The launch Monday of a Tunisian-German government partnership focusing on renewable energy could help create jobs for young graduates, according to those involved in the initiative.
The vast solar resources in Tunisia’s southern Saharan region have long been considered a potential source of alternative energy, and the recent partnership between the two countries will guarantee the implementation of many pending renewable energy projects in Tunisia, said Yasmina Sassi, a renewable energy project manager at the German-Tunisian Chamber of Commerce and Industry (AHK).
Clean energy can help boost employment, Sassi told Tunisia Live, particularly for regular laborers, construction workers and engineers.
Already, the German Agency for International Cooperation, known as GIZ, has partnered with the engineering schools of universities across the country to support training and capacity development in the renewables field.
The key areas of cooperation between Tunisia and Germany are power grid development, energy efficiency, energy research, renewable energy, and political support for the Desertec project, said a statement from AHK.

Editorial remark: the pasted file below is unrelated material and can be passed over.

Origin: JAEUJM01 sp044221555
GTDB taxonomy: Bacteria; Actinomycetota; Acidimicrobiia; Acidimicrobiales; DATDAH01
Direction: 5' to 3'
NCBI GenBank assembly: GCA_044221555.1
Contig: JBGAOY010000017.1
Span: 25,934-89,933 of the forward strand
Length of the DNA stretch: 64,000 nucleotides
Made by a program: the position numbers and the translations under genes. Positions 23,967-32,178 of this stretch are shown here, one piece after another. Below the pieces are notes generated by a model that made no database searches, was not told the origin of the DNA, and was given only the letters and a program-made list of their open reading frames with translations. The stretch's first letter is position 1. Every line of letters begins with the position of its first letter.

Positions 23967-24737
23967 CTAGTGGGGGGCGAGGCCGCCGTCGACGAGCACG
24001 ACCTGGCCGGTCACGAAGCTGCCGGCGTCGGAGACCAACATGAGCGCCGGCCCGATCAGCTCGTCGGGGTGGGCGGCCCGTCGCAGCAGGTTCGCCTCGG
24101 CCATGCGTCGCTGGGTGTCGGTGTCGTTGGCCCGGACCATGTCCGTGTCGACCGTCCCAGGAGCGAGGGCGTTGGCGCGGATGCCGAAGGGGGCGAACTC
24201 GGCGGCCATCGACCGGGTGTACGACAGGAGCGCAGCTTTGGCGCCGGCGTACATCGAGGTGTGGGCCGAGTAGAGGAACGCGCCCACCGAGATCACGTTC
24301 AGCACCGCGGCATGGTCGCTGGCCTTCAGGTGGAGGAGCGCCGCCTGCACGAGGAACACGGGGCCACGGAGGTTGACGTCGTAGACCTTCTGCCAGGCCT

Desertec is a project supported by a foundation bearing the same name and the consortium Dii (Desertec industrial initiative), created in Germany as a limited liability company.
This project aims to create a global renewable energy plan in which sustainable power is captured in North Africa, where renewable sources of energy are more abundant, and transferred through underwater high-voltage transmission cables to Europe.
Desertec will strive to both produce renewable energy in Tunisia and to boost Europe’s sustainability efforts.
The energy partnership will be implemented by a high-level steering committee and thematic working groups involving government and industry representatives from both sides, according to the AHK statement.
Philipp Rösler, Germany’s federal minister of economics and technology, expressed his enthusiasm regarding the partnership in a press statement.
Tunisia is a promising partner “due to its favorable conditions for the … development of wind and solar energy and its ambitious targets for the expansion of renewable energy,” according to the statement.
It also claimed that cooperation would enable Tunisia to “benefit from the expertise of German technology companies” and that “the future energy partnership can bring significant benefits for climate-friendly energy supplies to both countries.”
Questions still remain over the effectiveness of the energy partnership, given that the Tunisian government has yet to establish a regulatory framework that would oversee investments in Tunisia’s fledgling renewables sector.
Bernard Yaros contributed reporting